Newswise — The European Southern Observatory’s Very Large Telescope Interferometer (ESO’s VLTI) has observed a cloud of cosmic dust at the centre of the galaxy Messier 77 that is hiding a supermassive black hole. The findings have confirmed predictions made around 30 years ago and are giving astronomers new insight into “active galactic nuclei”, some of the brightest and most enigmatic objects in the universe.

Active galactic nuclei (AGNs) are extremely energetic sources powered by supermassive black holes and found at the centre of some galaxies. These black holes feed on large volumes of cosmic dust and gas. Before it is eaten up, this material spirals towards the black hole and huge amounts of energy are released in the process, often outshining all the stars in the galaxy.

Astronomers have been curious about AGNs ever since they first spotted these bright objects in the 1950s. Now, thanks to ESO’s VLTI, a team of researchers, led by Violeta Gámez Rosas from Leiden University in the Netherlands, have taken a key step towards understanding how they work and what they look like up close. The results are published today in Nature.

By making extraordinarily detailed observations of the centre of the galaxy Messier 77, also known as NGC 1068, Gámez Rosas and her team detected a thick ring of cosmic dust and gas hiding a supermassive black hole. This discovery provides vital evidence to support a 30-year-old theory known as the Unified Model of AGNs.

Astronomers know there are different types of AGN. For example, some release bursts of radio waves while others don’t; certain AGNs shine brightly in visible light, while others, like Messier 77, are more subdued. The Unified Model states that despite their differences, all AGNs have the same basic structure: a supermassive black hole surrounded by a thick ring of dust.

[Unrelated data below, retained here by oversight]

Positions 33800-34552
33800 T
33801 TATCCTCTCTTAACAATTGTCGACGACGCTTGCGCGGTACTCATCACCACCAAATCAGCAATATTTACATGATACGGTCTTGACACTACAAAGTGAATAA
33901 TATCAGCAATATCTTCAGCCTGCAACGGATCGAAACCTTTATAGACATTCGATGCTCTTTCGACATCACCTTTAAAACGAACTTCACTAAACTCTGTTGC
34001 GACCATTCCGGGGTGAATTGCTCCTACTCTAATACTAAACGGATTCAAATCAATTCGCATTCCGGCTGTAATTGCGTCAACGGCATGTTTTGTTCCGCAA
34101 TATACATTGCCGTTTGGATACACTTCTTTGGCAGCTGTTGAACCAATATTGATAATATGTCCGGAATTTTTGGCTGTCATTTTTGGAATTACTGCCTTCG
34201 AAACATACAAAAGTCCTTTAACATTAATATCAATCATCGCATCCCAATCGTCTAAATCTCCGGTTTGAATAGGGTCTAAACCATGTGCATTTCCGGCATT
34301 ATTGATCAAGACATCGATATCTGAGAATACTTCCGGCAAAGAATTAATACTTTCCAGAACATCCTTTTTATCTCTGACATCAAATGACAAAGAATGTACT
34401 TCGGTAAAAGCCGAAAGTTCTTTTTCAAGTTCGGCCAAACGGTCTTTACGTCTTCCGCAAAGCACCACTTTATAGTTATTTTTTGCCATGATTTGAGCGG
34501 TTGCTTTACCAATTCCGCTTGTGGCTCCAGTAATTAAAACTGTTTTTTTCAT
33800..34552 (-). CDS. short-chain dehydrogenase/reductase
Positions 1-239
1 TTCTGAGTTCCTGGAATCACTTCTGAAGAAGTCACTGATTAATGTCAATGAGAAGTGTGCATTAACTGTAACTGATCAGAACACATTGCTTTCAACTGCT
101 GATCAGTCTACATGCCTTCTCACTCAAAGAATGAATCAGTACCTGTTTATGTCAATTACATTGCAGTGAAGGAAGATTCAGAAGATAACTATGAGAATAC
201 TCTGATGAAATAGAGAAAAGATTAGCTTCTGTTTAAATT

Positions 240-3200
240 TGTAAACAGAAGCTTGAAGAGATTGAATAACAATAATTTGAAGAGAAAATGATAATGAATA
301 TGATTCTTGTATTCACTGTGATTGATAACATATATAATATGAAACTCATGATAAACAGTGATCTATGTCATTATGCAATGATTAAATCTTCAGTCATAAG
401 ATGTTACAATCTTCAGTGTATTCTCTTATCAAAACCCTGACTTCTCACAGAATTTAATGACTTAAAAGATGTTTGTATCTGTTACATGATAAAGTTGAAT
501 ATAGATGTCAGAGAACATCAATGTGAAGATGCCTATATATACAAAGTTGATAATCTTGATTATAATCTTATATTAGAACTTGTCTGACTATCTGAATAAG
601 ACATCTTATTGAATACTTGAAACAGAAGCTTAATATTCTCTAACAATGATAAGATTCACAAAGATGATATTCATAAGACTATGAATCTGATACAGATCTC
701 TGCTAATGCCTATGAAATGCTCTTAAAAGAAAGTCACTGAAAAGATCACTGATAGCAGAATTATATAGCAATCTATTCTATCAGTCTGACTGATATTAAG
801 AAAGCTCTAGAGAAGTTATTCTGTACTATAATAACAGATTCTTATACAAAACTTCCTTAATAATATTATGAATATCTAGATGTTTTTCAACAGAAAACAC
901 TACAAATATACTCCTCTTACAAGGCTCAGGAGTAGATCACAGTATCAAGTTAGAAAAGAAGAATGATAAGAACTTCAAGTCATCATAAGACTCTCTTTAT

According to this model, any difference in appearance between AGNs results from the orientation at which we view the black hole and its thick ring from Earth. The type of AGN we see depends on how much the ring obscures the black hole from our view point, completely hiding it in some cases.

Astronomers had found some evidence to support the Unified Model before, including spotting warm dust at the centre of Messier 77. However, doubts remained about whether this dust could completely hide a black hole and hence explain why this AGN shines less brightly in visible light than others.

“The real nature of the dust clouds and their role in both feeding the black hole and determining how it looks when viewed from Earth have been central questions in AGN studies over the last three decades,” explains Gámez Rosas. “Whilst no single result will settle all the questions we have, we have taken a major step in understanding how AGNs work.”

The observations were made possible thanks to the Multi AperTure mid-Infrared SpectroScopic Experiment (MATISSE) mounted on ESO’s VLTI, located in Chile’s Atacama Desert. MATISSE combined infrared light collected by all four 8.2-metre telescopes of ESO’s Very Large Telescope (VLT) using a technique called interferometry. The team used MATISSE to scan the centre of Messier 77, located 47 million light-years away in the constellation Cetus.